Fill-in a semi-circular rectangle


#1

Re: For Sketchup 2015

Using the follow-me tool, I created a groove following a semi-circular curve. The groove was created with one exception; one side of the groove, although completely bounded by a curved rectangular plane, was left open. In other words no surface wall was created. The opposite side was filled in as expected. Although tedious, it is possible to individually select each segment of the overall curved rectangle; however, I’ve found no way to fill in the bounded surface. Does anyone have a suggestion?

Thanks, Jay


#2

I can’t follow your description. How about uploading the SKP file so we can see it and help you out?

Please also complete your profile with useful information about the SketchUp version, operating system, and your graphics card.


#3

I can upload a screen shot that illustrates the problem.
Bounded%20Curved%20Retangle%20(outside)


#4

The SKP file would help more. With what little information you’ve provided, the best guess is that you are working at a small size. Try scaling up or using the Dave Method.


#5

The groove was 0.25"x 0.25", which doesn’t appear to fall into the “small-size” category.


#6

It’s the length of the short segments that form the arc that is the issue.


#7

The shortest segment appears to be a minimum of 0.05"


#8

If I select all segments, is there a function that will fill in the bounded rectangle?


#9

There’s no native way to do it. You can trace edges with the Line tool to fill in coplanar loops of edges but if they weren’t formed during the Follow Me operation, it’s unlikely they’ll fill in. That’s why I recommended scaling up.


#10

As mentioned, the opposite wall filled in correctly; given that it’s the same geometry I don’t see how scaling is the issue.


#11

Ok. I’ll defer to you since I’m not able to see your SketchUp file.


#12

Thanks for your effort and suggestions. :smiley:


#13

If you won’t fill in your profile and you won’t attach the model and you won’t try suggestions, then what is the point of posting your question. All we can do is guess and be told our suggestions are wrong.


#14

Solved the issue. Have a nice day :slightly_smiling_face:


#15

Even ticked your own post as the solution.
I know who I’ll be ignoring from now on.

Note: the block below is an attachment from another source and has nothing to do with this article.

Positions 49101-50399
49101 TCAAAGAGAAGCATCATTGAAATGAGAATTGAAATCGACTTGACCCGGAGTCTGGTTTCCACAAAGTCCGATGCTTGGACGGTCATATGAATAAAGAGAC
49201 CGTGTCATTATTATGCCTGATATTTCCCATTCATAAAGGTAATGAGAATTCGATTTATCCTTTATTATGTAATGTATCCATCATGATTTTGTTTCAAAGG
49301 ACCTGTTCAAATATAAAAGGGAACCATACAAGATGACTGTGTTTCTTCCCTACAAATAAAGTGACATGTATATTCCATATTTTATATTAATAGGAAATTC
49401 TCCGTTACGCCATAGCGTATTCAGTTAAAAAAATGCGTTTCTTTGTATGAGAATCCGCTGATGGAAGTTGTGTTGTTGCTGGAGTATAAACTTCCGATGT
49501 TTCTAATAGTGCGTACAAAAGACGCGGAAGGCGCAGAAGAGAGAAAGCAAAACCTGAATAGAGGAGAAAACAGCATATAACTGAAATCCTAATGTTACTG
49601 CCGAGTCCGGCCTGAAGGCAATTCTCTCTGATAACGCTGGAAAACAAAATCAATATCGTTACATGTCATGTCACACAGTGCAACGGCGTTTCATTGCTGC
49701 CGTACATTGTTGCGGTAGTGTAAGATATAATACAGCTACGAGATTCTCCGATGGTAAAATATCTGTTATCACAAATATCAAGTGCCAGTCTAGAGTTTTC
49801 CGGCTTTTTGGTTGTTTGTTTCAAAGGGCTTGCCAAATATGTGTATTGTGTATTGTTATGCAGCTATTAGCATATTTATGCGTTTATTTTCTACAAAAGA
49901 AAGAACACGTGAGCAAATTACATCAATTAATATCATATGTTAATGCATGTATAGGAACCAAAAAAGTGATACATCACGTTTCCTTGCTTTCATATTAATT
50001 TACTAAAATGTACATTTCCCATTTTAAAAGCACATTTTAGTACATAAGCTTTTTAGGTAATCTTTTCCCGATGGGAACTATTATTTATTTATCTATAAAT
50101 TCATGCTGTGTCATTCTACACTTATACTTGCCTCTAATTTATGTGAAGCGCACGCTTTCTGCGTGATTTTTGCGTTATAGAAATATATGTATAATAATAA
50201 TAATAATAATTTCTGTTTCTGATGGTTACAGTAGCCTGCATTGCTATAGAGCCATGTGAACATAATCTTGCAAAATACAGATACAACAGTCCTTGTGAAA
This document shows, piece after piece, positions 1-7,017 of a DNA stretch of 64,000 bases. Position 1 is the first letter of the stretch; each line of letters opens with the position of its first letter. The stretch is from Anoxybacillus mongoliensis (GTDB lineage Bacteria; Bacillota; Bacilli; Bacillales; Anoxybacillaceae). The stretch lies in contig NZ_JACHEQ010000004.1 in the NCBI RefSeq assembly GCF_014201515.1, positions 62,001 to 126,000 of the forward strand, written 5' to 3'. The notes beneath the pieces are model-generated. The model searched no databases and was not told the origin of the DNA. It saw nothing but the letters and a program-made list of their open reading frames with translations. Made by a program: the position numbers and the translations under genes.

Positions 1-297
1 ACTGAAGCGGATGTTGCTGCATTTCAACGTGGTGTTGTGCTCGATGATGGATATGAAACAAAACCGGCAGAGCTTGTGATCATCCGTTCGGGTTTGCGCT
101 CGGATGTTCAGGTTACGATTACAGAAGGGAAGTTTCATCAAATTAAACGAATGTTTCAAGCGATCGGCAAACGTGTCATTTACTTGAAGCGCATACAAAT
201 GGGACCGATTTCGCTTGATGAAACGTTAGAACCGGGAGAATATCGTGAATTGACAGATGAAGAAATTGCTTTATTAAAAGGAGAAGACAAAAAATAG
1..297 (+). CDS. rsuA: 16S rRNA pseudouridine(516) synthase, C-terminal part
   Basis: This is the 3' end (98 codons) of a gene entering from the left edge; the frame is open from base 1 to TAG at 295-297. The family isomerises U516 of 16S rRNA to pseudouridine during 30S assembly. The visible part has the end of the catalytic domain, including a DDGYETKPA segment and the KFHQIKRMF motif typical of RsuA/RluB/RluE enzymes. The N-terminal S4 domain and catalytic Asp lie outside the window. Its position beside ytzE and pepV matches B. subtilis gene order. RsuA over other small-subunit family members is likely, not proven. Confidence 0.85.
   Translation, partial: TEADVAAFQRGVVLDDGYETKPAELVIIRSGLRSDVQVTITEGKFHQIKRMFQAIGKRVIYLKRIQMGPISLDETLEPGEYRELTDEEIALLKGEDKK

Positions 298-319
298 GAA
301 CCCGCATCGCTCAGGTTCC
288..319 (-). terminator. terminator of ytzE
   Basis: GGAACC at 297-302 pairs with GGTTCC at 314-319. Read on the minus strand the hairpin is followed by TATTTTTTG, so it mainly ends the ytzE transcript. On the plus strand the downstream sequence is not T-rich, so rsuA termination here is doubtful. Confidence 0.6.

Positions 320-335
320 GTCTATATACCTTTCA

#16

I laid out a well defined problem. The only solution presented (re-scaling) would have required starting over, as opposed to solving the existing problem - simply filling in the curved, bounded rectangle. Would have though this would have be a simple problem for a “Sage” to solve; unfortunately, my expectations exceeded performance. If this is an example of the expertise I can expect on this site - IT WON’T BE MISSED!

P.S. Ticked my own post to formerly indicate to the site that the issue was resolved, and no one else need spend their time providing a practical solution to a problem that was resolved. Have a nice day.


#17

No, you did not!

The devil is in the details, and you failed to provide sufficient details for anyone to be certain they were addressing your problem. Instead you rejected attempts to help based on the partial info and posted contrary opinions such as “doesn’t appear to fall into the small-size category”, “the shortest segment appears to be a minimum of 0.05”, and “I don’t see how scaling is the issue” as if you know more than the experts. Despite requests you failed to provide an example skp fle but offered no explanation of why, choosing to argue instead. To make a poor analogy, it’s like saying “my algorithm failed to calculate an accurate value for pi” and rejecting suggestions from computer experts about possible causes but refusing to provide your code. The experts are not to blame!


#18

Well it was probably just embarrassing to have had such an insurmountable problem solved so easily.


#19

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